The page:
- assuring that early childhood programs protect children from harmful substances and create healthy environments
- teaching children to care for the earth and connect to nature
- helping early childhood programs prepare and respond to disasters
- supporting families in times of stress, particularly during emergencies and displacement
- encouraging family-child activities that promote sustainability
- promoting community-based solutions to improve access to healthy food, gardening, farm-to-table initiatives, and improved nutrition
They are also centering early childhood as a key to a sustainable future by
- documenting and building public awareness about the impact of the environment on the development of young children and the importance of the early years
- partnering with youth and parent groups that are working to improve the environment
- speaking out for environmental justice and improved climate policies
- accessing new funds for green play places, healthier facilities, and modernized transportation systems
Reducing risk and expanding protective factors have always been twin goals of the child development movement. We are at a crossroads, but action brings hope. While these issues are urgent, every step matters. Every solution or idea brings another set of possibilities. Despite how slow it feels at times and the setbacks that occur along the way, together change can happen.
Resources from NAEYC
- Developmentally Appropriate Practice in Early Childhood Programs Serving Children from Birth Through Age 8, Fourth Edition
- "A Natural Choice: Learning Outdoors", Young Children’s November 2018 cluster topic
- “Supporting Young Children After Crisis Events” in the July 2020 issue of Young Children
- “Using Nature Contact to Support Children Under Stress” in the Fall 2021 issue of Teaching Young Children
- The American Public Health Association and ecoAmerica have published “Making the Connection: Climate Changes Children’s Health.” This resource includes a section on what can be done to mitigate the effects of climate change on children.
- Asia Pacific Regional Network for Early Childhood has embarked on a scoping study to put young children at the heart of climate action and environmental protection.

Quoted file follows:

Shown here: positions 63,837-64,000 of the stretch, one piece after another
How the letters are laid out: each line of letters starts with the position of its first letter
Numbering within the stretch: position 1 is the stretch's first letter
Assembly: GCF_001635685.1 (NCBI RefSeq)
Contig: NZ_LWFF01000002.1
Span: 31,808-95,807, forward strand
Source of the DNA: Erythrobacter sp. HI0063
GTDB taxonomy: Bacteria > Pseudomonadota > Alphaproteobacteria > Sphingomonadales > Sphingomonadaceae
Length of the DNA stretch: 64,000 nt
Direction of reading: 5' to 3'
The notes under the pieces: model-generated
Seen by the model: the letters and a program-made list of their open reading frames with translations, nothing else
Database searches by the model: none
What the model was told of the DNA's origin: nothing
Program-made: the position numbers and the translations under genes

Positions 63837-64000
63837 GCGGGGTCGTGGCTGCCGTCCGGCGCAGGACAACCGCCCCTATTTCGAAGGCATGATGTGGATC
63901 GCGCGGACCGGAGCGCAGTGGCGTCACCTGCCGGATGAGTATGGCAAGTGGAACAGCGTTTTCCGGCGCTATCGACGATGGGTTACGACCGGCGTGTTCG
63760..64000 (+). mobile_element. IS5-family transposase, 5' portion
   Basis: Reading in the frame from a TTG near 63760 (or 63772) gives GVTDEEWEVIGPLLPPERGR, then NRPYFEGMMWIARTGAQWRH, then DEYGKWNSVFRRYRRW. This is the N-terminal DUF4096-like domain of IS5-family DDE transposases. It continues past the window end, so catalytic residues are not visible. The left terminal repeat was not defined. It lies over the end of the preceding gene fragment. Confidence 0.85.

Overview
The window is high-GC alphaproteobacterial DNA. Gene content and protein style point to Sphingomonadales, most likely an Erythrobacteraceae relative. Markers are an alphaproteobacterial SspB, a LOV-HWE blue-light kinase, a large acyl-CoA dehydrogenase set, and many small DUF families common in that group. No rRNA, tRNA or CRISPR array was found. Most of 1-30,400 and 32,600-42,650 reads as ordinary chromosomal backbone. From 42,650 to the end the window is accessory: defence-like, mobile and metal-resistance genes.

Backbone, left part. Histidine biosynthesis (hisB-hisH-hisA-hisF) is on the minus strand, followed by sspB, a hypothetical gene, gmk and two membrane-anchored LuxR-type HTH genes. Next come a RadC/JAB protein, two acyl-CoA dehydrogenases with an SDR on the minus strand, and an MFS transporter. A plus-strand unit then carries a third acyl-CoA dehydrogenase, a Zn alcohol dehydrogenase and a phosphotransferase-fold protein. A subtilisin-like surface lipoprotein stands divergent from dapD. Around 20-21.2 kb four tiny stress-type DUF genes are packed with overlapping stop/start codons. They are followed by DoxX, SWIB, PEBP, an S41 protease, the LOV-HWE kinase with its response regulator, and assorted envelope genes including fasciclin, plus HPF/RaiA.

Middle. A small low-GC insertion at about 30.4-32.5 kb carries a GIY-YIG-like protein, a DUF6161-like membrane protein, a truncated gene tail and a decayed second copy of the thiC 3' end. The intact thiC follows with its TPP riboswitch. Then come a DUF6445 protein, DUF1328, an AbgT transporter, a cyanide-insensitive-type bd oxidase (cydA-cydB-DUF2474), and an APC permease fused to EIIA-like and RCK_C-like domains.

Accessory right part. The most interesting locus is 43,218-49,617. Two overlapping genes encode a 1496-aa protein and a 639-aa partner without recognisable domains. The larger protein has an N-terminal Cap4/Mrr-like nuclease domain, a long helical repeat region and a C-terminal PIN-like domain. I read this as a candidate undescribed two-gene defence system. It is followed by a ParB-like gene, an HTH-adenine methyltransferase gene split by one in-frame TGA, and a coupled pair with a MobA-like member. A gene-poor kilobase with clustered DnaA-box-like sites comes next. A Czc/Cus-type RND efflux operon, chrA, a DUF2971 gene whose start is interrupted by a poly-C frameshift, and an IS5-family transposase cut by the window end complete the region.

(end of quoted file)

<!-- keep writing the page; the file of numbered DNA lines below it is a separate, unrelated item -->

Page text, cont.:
- The Children’s Environmental Network works to protect children from environmental health hazards and to promote a healthier environment.
- Cities Connecting Children to Nature, an initiative of the Children & Nature Network, supports communities to connect children to the benefits of nature more often and more equitably.
- The Early Years Climate Task Force will publish the US Early Years Climate Action Plan in late 2023.
- Natural Start Alliance, North American Association for Environmental Education works to ensure children have access to nature and the environment every day.
- The Climate Initiative works to empower the next generation of climate leaders through free educational programming and on the ground outreach .
- Our Kids Climate works to support, amplify and connect climate parent leaders and organizations
Joan Lombardi, PhD, has been championing the rights of young children and families for more than 50 years, both in the United States and around the world. She served as the first Deputy Assistant Secretary for Early Childhood Development, USDHHS (2009–2011) in the Obama Administration and the first Director of the Child Care Bureau, among other positions, during the Clinton Administration (l993–98). Outside of public service, she has been directing the Early Opportunities Initiative, advising philanthropy, national and international organizations, and working to assure equity right from the start.